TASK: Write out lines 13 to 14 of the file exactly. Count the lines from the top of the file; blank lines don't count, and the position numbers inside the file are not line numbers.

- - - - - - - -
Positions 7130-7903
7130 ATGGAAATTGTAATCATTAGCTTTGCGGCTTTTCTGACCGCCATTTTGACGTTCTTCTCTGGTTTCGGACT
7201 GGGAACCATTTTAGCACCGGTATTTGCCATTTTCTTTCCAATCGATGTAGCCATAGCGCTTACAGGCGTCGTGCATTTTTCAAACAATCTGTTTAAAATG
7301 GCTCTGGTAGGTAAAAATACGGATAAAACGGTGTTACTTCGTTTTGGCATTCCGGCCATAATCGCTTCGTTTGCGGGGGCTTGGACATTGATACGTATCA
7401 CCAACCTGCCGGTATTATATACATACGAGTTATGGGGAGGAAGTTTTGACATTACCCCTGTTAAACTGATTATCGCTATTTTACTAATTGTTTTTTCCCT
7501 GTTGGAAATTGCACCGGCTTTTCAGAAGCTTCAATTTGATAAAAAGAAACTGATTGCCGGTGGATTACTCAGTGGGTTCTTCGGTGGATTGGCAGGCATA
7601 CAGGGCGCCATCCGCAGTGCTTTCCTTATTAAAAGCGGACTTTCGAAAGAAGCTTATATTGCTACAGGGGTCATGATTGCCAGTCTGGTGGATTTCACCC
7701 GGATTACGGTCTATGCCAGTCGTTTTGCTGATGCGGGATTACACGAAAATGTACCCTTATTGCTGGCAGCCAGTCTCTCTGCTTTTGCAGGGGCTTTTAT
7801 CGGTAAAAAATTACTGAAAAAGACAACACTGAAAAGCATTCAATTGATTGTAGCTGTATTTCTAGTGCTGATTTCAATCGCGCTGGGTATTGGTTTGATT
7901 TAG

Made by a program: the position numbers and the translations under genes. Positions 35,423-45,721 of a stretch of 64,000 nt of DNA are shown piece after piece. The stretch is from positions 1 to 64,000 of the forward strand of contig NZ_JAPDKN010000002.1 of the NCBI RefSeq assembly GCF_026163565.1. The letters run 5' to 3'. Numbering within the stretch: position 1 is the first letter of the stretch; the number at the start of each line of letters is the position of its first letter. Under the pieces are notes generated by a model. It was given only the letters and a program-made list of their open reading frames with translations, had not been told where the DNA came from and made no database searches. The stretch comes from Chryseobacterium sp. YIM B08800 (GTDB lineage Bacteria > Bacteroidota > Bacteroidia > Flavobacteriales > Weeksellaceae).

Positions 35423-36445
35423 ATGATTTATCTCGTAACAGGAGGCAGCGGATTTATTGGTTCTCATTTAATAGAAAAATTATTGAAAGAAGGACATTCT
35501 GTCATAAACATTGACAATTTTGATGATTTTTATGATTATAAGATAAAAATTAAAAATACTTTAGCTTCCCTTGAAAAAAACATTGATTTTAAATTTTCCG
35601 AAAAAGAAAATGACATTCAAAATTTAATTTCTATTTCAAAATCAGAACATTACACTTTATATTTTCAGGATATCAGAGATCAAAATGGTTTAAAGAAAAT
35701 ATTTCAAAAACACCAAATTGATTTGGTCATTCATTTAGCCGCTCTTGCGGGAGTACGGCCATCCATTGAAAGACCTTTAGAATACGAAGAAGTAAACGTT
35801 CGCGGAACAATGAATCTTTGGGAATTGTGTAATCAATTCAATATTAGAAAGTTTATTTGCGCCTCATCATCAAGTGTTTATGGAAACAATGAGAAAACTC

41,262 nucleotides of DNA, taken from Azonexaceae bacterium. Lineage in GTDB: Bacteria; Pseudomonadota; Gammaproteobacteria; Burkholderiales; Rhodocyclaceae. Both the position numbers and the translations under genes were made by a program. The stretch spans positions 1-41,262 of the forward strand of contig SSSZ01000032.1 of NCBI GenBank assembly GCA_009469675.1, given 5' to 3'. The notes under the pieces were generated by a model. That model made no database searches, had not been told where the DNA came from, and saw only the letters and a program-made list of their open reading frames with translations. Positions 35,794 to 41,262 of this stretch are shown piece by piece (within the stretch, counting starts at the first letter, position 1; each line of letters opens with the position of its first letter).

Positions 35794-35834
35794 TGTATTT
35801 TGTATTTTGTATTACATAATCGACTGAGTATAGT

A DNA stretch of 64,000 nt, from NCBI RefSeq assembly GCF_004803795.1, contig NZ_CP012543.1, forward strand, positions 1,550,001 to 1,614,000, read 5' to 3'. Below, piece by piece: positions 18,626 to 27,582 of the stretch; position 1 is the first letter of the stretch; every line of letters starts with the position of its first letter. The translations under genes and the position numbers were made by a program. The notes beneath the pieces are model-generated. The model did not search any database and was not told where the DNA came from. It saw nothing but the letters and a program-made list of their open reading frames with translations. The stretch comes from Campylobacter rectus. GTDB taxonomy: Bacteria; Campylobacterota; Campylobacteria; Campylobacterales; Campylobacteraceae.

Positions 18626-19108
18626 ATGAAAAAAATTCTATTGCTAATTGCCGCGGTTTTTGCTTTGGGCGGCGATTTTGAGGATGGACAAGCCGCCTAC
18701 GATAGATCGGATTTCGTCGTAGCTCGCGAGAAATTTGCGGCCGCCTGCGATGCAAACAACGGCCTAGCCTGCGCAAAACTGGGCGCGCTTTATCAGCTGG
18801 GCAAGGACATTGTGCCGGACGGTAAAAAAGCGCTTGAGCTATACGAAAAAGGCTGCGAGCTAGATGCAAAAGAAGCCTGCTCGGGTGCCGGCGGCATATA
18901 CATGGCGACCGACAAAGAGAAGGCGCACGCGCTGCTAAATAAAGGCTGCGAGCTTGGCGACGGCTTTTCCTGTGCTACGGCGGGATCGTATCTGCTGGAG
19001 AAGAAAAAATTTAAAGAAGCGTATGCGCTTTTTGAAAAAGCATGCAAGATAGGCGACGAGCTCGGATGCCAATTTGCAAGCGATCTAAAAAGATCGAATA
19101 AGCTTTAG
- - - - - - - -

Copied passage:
35423 ATGATTTATCTCGTAACAGGAGGCAGCGGATTTATTGGTTCTCATTTAATAGAAAAATTATTGAAAGAAGGACATTCT
35501 GTCATAAACATTGACAATTTTGATGATTTTTATGATTATAAGATAAAAATTAAAAATACTTTAGCTTCCCTTGAAAAAAACATTGATTTTAAATTTTCCG